On the 99th episode of the join Pop Culture Piledriver (https://twitter.com/PopCulturePD) as Billy D & Rossi goes all-in on the career of Joseph Gordon-Levitt on his 40th birthday. From 3rd Rock from the Sun, Angels in the outfield, 500 Days of Summer to The Dark Knight Rises, and everything after and in-between. Plus: Wandavision’s open universe episode reviewed, ✮Subscribe on iTunes:https://podcasts.apple.com/us/podcast/pop-culture-piledriver/id955470114#episodeGuid=https%3A%2F%2Fpcpd.podomatic.com%2Fentry%2F2020-05-10T19_53_17-07_00Listen✮ Spotify https://open.spotify.com/show/7rxiFjvkYtyNcopZFsDRjC✮ YouTube - https://www.youtube.com/channel/UC0uuQuzr7N-6h_f3VZxl2Ag/ ✮Google Play https://podcasts.google.com/?feed=aHR0cHM6Ly85MjkucG9kb21hdGljLmNvbS9yc3MyLnhtbA%3D%3D✮Podomatic https://pcpd.podomatic.com/✮Stitcher https://www.stitcher.com/podcast/rossi-on-wrestling*Follow US ✮ Twitter - @PopCulturePD @JasonDRossi @Billyd2411 ✮ Instagram - @JasonDRossi & @Billyd115✮ PSN - nosajissor ✮ Xbox One – nosajissor
One of best ways to enter and appreciate the original, prolific brain of Joseph Gordon-Levitt is through the lens of hitRECord, the open, collaborative production company he founded in 2005, and one of the most creative and inspiring uses of the Internet ever. Its nearly 100,000 members submit projects – films, stories, songs, drawings, you name it – for other members to edit, build on and evolve.Gordon-Levitt credits directing short films on hitRECord with teaching him what he needed to know to make Don Jon, his first feature film as a writer, director and star. It was a darkly comic but ultimately hopeful tale about what happens when we become too connected to our devices, consuming people as things and communicating at versus with each other. His effort was rewarded with critical acclaim rare for actors who have the audacity to become auteurs; more importantly, audiences dug it. A lot of artists might find hitting it out of the park on their first time at bat daunting, but it just made him want to do more, and on a more collaborative level.That’s because Gordon-Levitt has never been fond of one-way streets – not for communication, not for critiques, not for creating, and especially not for careers. He could’ve ambled down his own pretty easy and lucrative path after early childhood success in commercials, films and most famously, NBC’s hit sitcom 3rd Rock from the Sun. Instead, he went to Columbia University, largely out of a desire to reclaim the feeling of “not knowing what I was going to be” – an open question for many college freshmen, but few actors who’ve worked steadily from the age of four. When he found himself roaming the streets of New York with a video camera, he knew a return to acting was inevitable, but he knew it would have to be in unexpected roles – not to make an artistic statement, but to prove to the business (and himself) that he didn’t have to be just one thing. When such roles weren’t immediately forthcoming, his restless creativity found an outlet in hitRECord. The roles he was seeking eventually surfaced in films like 500 Days of Summer, Brick, Inception and Mysterious Skin; and hitRECord projects began to take on momentum. Good times for someone who “gets off on the stuff I never anticipated would happen.”He believes we should welcome versus dread the unexpected, that change is the most natural state, that good becomes great when we all participate and, as poignantly demonstrated by his late brother Dan, that “people can be whatever the hell they want to be.” All of which posits that the best artists are collaborators, and the best collaborators tend to have a stubborn optimistic streak.Maybe it’s that enthusiasm (and a certain degree of DIY showmanship) that invests his performance as funambulist Philippe Petit in Robert Zemekis’ The Walk with such verve and authenticity. That, and his superior make-believe skills – a blank green screen is no match for a fertile imagination. In this issue, we talk to him about that film, the role of technology in modern life, what he’s learned from being on both sides of the camera, and his hopes for future of hitRECord. For those still unclear on that concept, tune in to our broadcast episode for Gordon-Levitt’s demonstration – and the musical results. Thanks, well,…everyone.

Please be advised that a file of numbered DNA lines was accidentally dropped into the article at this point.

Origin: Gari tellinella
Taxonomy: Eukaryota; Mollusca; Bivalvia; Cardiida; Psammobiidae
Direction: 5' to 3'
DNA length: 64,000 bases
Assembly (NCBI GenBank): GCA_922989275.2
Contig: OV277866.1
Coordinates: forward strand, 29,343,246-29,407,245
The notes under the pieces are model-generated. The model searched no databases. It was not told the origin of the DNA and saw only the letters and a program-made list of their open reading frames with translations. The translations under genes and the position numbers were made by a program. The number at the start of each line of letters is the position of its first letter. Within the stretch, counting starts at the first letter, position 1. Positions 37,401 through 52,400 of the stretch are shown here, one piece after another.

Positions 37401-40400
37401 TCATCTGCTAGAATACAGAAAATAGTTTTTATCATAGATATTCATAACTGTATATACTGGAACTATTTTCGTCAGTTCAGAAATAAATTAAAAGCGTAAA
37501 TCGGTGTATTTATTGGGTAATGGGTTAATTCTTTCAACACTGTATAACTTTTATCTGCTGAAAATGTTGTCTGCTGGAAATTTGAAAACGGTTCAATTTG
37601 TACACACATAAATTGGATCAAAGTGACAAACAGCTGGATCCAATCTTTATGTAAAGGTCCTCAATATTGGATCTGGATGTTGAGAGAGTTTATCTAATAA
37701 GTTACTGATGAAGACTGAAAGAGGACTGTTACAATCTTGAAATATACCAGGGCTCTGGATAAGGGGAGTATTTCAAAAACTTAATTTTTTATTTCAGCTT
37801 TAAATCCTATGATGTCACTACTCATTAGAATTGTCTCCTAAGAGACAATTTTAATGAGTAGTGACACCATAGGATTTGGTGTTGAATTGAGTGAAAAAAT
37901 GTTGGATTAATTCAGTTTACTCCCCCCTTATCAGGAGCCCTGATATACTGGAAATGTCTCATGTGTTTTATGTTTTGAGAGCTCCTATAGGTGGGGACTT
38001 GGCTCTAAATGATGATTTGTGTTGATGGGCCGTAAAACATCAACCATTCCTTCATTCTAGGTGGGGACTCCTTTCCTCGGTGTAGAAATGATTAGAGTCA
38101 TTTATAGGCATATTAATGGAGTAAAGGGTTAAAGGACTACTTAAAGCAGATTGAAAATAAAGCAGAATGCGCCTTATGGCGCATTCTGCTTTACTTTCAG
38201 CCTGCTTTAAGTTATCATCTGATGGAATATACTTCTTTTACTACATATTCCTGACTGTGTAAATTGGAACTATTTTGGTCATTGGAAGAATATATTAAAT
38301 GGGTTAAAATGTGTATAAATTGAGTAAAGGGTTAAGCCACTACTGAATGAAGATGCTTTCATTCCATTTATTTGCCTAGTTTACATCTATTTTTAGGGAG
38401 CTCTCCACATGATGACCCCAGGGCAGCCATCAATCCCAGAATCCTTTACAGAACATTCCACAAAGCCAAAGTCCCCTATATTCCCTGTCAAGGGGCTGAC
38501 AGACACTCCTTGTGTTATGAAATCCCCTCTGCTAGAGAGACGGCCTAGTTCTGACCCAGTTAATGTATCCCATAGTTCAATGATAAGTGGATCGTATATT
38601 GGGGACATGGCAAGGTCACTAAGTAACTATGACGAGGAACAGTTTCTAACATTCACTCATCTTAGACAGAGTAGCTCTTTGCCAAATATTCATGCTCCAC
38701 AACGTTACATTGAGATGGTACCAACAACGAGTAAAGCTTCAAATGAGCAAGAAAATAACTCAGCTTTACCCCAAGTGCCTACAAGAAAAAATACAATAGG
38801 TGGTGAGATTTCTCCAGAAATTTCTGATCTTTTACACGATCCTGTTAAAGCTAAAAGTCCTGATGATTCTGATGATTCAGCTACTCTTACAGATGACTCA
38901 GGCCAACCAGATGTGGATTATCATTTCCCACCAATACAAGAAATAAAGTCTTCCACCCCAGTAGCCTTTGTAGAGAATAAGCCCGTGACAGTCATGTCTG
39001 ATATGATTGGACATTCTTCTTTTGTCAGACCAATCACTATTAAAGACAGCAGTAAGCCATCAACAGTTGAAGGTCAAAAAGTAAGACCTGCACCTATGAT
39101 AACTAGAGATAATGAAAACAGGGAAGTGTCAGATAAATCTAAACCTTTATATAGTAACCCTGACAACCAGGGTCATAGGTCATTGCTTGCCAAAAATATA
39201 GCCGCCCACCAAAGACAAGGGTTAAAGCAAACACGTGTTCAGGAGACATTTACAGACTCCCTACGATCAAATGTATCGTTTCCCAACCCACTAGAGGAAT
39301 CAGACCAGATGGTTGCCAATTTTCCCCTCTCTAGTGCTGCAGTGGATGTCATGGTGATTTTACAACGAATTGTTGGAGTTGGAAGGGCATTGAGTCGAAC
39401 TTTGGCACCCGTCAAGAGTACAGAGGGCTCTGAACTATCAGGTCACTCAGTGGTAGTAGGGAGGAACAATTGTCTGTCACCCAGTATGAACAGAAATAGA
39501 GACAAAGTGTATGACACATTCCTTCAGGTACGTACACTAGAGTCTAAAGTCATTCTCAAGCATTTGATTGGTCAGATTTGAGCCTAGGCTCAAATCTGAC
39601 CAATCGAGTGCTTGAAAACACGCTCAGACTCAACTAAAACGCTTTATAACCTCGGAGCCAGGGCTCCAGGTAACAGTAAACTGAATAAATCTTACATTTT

Carlos talks to actor Joseph Gordon-Levitt about exploring the politics of his parent’s generation in his new movie The Trial of the Chicago 7. Learn more about your ad-choices at https://www.iheartpodcastnetwork.com